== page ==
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Type 1 Diabetes in Adults

Type 1 Diabetes in Adults

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Type 1 Diabetes in Adults

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  1. Type 1 Diabetes in Adults Andrej Janež, MD PhD Dept. of Endocrinology Diabetes and Metabolic Diseases University Medical Center Ljubljana

  2. Prevalence of Diabetesin the United States US Population: 275 Million in 2000 Undiagnosed diabetes 5.2 million Diagnosed type 2 diabetes 12 million Diagnosed type 1 diabetes ~1.0 million Type 1 diabetes misdiagnosed as type 2 diabetes ~1.0 million Centers for Disease Control. Available at: http://www.cdc.gov/diabetes/pubs/estimates.htm;EURODIAB ACE Study Group. Lancet. 2000;355:873-876; Harris MI. In: NationalDiabetes Data Group. Diabetes in America. 2nd ed. Bethesda, Md: NIDDK;1995:15-36; U.S. Census Bureau Statistical Abstract of the U.S.; 2001

  3. Incidence of Type 1 Diabetes • Incidence increasing by 3.4% per year • 50% of patients diagnosed before age 20 years • 50% of patients diagnosed after age 20 years • Often mistaken for type 2 diabetes—may make up 10% to 30% of individuals diagnosed with type 2 diabetes • Oral agents ineffective; insulin therapy required • Autoimmune process slower and possibly different • Can usually be confirmed by beta cell antibodies • Loss of c-peptide EURODIAB ACE Study Group. Lancet. 2000;355:873-876; Naik RG, Palmer JP. Curr Opin Endocrinol Diabetes. 1997;4:308-315

  4. Making the Diagnosis of Type 1 Diabetes Symptoms of diabetes Polyuria, polydipsia, polyphagia, diabetic plus ketoacidosis (DKA) Random plasma glucose200 mg/dL* Fasting plasma glucose (FPG)126 mg/dL* Oral glucose tolerance test (OGTT) with 2-hour value200 mg/dL* Loss of c-peptidec-peptide<0.8 ng/dL Presence of islet autoantibodiesGADA, ICA, IA-2A, IAA *Requires confirmation by repeat testing American Diabetes Association. Diabetes Care. 2004;27(suppl 1):S5-S10

  5. Natural History of “Pre”–Type 1 Diabetes Putative trigger -Cell mass 100% Cellular autoimmunity Circulating autoantibodies (ICA, GAD65, ICA512A, IAA) Loss of first-phase insulin response (IVGTT) Abnormal glucosetolerance (OGTT) Clinical onset Genetic predisposition Insulitis-Cell injury -Cell insufficiency Diabetes Time Eisenbarth GS. N Engl J Med. 1986;314:1360-1368

  6. Rationale for Intensive Therapyof Type 1 DiabetesGlucose Control Is Critical

  7. Risk of Progression ofMicrovascular Complications vs A1C DCCT Relative risk 20 Retinopathy Neuropathy 15 Microalbuminuria 10 5 0 1 5 6 7 8 9 10 11 12 A1C (%) A1C=hemoglobin A1c Skyler JS. Endocrinol Metab Clin North Am. 1996;25:243-254

  8. Intensive Therapy for Diabetes:Reduction in Incidence of Complications T1DM = type 1 diabetes mellitus; T2DM = type 2 diabetes mellitus. *Not statistically significant due to small number of events. †Showed statistical significance in subsequent epidemiologic analysis. DCCT Research Group. N Engl J Med. 1993;329:977-986; Ohkubo Y, et al. Diabetes Res Clin Pract. 1995;28:103-117; UKPDS 33: Lancet. 1998;352: 837-853; Stratton IM, et al. Brit Med J. 2000;321:405-412.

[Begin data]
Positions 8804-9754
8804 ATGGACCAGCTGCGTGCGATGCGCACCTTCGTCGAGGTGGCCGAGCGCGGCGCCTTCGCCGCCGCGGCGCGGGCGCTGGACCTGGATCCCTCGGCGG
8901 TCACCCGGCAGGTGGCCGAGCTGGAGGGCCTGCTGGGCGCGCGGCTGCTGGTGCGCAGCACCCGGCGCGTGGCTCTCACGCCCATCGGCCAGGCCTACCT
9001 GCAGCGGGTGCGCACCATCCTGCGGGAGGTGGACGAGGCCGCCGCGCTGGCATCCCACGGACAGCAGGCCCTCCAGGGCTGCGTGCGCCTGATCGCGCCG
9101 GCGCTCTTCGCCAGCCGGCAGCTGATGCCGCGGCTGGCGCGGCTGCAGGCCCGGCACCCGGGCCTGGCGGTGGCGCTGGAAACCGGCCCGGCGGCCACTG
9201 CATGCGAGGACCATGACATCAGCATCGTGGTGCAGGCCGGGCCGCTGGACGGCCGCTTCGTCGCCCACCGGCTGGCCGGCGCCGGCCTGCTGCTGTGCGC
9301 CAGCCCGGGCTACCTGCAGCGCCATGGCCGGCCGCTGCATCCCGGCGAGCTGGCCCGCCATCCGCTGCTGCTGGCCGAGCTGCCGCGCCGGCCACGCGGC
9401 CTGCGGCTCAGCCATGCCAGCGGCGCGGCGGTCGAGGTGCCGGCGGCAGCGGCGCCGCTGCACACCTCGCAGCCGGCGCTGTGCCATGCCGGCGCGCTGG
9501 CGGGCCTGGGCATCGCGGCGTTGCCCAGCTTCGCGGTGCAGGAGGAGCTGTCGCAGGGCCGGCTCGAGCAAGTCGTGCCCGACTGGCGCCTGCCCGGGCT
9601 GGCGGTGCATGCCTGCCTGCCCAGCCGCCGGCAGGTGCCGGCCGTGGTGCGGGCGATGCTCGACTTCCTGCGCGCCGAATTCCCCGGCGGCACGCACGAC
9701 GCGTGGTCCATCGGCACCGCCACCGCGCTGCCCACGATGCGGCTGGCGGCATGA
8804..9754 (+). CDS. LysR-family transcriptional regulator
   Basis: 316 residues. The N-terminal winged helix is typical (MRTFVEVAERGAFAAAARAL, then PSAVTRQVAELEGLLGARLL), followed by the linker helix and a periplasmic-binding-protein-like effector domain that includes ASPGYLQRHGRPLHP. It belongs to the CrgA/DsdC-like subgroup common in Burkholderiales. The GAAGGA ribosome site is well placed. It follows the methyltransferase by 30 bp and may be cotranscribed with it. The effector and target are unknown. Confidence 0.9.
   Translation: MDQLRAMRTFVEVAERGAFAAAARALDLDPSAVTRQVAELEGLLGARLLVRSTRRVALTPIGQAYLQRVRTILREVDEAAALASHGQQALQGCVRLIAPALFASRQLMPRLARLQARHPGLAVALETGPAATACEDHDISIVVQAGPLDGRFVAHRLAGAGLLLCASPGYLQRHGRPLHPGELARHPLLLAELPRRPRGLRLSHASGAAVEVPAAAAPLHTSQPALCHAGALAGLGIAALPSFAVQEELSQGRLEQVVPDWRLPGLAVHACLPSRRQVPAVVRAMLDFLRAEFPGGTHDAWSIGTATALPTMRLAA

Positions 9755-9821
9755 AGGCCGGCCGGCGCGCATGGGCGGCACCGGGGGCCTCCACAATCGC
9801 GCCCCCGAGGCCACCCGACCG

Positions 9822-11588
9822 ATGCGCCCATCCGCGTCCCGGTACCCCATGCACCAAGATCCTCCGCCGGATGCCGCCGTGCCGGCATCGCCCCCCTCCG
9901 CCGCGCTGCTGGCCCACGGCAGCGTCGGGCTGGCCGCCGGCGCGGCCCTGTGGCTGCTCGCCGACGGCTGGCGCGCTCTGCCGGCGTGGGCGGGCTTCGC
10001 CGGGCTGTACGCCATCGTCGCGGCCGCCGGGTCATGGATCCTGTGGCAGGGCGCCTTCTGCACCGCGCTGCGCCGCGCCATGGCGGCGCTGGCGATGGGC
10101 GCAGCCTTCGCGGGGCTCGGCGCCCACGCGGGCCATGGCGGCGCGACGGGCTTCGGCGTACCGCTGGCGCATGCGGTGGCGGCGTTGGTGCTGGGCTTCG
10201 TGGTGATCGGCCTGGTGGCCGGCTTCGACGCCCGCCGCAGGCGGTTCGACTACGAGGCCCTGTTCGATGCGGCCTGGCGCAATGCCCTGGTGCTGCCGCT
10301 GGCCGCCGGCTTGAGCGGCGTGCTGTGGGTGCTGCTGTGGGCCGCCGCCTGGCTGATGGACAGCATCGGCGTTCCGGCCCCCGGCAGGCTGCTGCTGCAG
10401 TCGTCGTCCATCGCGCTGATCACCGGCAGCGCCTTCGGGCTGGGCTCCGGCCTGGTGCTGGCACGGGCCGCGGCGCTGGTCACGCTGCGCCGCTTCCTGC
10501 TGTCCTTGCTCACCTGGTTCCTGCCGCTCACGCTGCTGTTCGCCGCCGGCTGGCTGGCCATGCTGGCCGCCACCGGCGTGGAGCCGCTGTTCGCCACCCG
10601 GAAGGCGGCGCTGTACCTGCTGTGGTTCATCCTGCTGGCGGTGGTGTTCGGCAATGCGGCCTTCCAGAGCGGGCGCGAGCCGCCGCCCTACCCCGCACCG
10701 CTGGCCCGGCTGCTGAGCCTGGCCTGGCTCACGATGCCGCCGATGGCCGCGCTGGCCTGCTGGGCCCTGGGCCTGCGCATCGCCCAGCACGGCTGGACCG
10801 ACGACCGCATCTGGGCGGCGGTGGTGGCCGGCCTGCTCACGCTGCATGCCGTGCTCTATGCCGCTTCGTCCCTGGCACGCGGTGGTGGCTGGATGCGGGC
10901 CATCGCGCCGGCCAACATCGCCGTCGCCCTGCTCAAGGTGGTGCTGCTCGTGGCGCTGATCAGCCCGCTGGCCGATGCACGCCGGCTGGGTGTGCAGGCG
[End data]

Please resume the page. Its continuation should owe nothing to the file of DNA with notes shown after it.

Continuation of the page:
9. Long-term Microvascular Risk Reduction in Type 1 DiabetesCombined DCCT-EDIC Intensive Conventional Retinopathy progression (incidence) 12% A1C 10% 8% 6% P<0.001 P<0.001 P=0.61 DCCTEnd of randomized treatment EDICYear 1 EDICYear 7 No. Evaluated Conventional 169 203 220 581 158 192 200 Intensive 191 222 197 596 170 218 180 DCCT/EDIC Research Group. JAMA. 2002;287:2563-2569

  10. Cost-Effectiveness of IntensiveTherapy in Type 1 Diabetes DCCT Modeling Study DCCT Research Group. JAMA. 1996;276:1409-1415

  11. Principles of Intensive Therapy ofType 1 DiabetesTargets

  12. Current Targets for Glycemic Control *Peak American Diabetes Association. Diabetes Care. 2004,27:S15-S35. The American Association of Clinical Endocrinologists. Endocr Pract. 2002; 8(suppl. 1):40-82. Chacra AR, et al. Diabetes Obes Metab. 2005;7:148-160. IDF (Europe) European Diabetes Policy Group. Diabet Med. 1999;16:716-730.

  13. Principles of Intensive Therapy ofType 1 DiabetesInsulin Options

  14. Action Profiles of Insulins 2 3 4 5 6 7 8 9 12 13 14 15 16 17 18 19 20 21 22 23 24 0 1 10 11 Aspart, glulisine, lispro 4–5 hours Regular 6–8 hours Plasma insulin levels NPH 12–16 hours Detemir ~14 hours Ultralente 18–20 hours Glargine ~24 hours Hours Burge MR, Schade DS. Endocrinol Metab Clin North Am. 1997;26:575-598; Barlocco D. Curr Opin Invest Drugs. 2003;4:1240-1244; Danne T et al. Diabetes Care. 2003;26:3087-3092

  15. Normal Daily Plasma Insulin ProfileNondiabetic Obese Individuals U/mL 100 B L D 80 60 40 20 1200 2400 1800 0800 0600 0600 Time of day B=breakfast; L=lunch; D=dinner Polonsky KS et al. N Engl J Med. 1988;318:1231-1239